In a highly charged and scrutinised issue that is the recent rise in tension between Pakistan and India, Prime Minister Nawaz Sharif has handled himself reasonably well. He may not be able to stamp his will on foreign policy – especially when facing such a bullish India – but he has managed to abstain from jingoism and sabre-rattling, presented a convincing case on Kashmir at the United Nations General Assembly, and has struck the right defiant but non-violent tone in his statements.

The recently concluded All Parties Conference to discuss Indian aggression and the situation in Indian-Held Kashmir (IHK) should be counted as another notch in his diplomatic belt. It was exigent that the legislative and executive arms of the government come up with a consensus-based roadmap for the way forward so that political parties can coordinate their energies towards a common goal.

Even if that common goal is simply the exertion of soft power – the conference decided to send delegations to other nations and multilateral bodies to highlight the plight of the Kashmiris – the fact that all political parties in the country now stand united behind this issue is commendable.

This unity is all the more important considering the rifts created by Pakistan Tehreek-e-Insaaf’s (PTI) Raiwind march. The images of senior PTI leaders such as Shah Mehmood Qureshi and Shireen Mazari cordially shaking hands with the Prime Minister show that Pakistani politicians have the capacity to compartmentalise internal disputes when faced with a greater issue.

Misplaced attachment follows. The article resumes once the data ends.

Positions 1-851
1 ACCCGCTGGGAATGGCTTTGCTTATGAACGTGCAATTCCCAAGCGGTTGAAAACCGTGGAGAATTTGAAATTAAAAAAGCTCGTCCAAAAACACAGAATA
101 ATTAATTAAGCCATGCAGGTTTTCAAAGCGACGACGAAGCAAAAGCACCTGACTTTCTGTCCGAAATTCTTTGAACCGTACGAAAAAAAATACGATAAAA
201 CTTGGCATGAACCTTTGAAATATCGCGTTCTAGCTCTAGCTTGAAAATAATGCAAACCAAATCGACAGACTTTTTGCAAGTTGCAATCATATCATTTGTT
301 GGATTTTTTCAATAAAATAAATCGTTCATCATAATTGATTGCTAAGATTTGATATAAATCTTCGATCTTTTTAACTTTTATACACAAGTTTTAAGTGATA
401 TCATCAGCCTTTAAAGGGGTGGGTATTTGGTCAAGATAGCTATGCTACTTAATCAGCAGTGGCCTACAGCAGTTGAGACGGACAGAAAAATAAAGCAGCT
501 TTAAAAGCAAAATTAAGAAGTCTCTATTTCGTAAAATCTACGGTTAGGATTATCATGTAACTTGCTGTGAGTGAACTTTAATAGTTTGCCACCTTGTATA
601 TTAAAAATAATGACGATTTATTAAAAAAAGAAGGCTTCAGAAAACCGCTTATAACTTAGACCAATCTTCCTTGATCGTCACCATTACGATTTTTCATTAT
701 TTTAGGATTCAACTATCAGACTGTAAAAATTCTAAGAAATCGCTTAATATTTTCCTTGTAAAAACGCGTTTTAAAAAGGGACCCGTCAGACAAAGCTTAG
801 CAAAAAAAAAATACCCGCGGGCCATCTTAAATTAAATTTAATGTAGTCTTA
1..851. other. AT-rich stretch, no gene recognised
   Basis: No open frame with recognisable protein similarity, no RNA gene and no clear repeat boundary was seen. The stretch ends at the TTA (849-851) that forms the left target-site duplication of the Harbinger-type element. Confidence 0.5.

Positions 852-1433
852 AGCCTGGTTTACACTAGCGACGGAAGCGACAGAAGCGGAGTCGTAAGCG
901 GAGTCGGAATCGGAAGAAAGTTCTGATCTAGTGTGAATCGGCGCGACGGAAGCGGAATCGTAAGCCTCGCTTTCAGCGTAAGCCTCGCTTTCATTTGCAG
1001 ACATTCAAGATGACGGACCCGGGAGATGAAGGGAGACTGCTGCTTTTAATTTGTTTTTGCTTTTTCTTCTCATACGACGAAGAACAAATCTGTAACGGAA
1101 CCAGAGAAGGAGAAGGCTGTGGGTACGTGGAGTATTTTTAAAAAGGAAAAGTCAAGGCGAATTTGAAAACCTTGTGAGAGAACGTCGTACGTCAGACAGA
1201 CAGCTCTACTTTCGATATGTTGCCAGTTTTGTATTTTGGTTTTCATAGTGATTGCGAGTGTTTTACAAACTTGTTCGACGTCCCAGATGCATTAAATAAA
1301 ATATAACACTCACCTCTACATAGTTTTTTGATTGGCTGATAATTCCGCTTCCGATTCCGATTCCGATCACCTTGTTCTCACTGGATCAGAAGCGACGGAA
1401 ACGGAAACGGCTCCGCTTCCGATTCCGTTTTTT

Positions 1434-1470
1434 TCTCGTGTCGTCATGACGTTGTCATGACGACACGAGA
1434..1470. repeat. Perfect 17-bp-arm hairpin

While Imran Khan was conspicuously missing, his party was well represented, as were the other important ones. Asif Ali Zardari could not be budged from his safe house in Dubai, Bilawal Bhutto took the mantle of representing the Pakistan People’s Party and his post-conference comments in support of the government were most welcome.

The statements from the parties present at the conference – which urge peace, negotiations, and a non-military solution to Kashmir – stand in stark contrast to the vitriol being spewed by their Indian counterparts, and it is hoped that this contrast is enough to demonstrate which side wants peace and which wants conflict.

However, it must be noted that mere ‘unity’ is not the be-all end-all of this problem. The conference was aimed at finding a solution to the Kashmir issue and that concern should guide all future action of the government. Sending delegations is just one aspect of this effort, more needs to be done.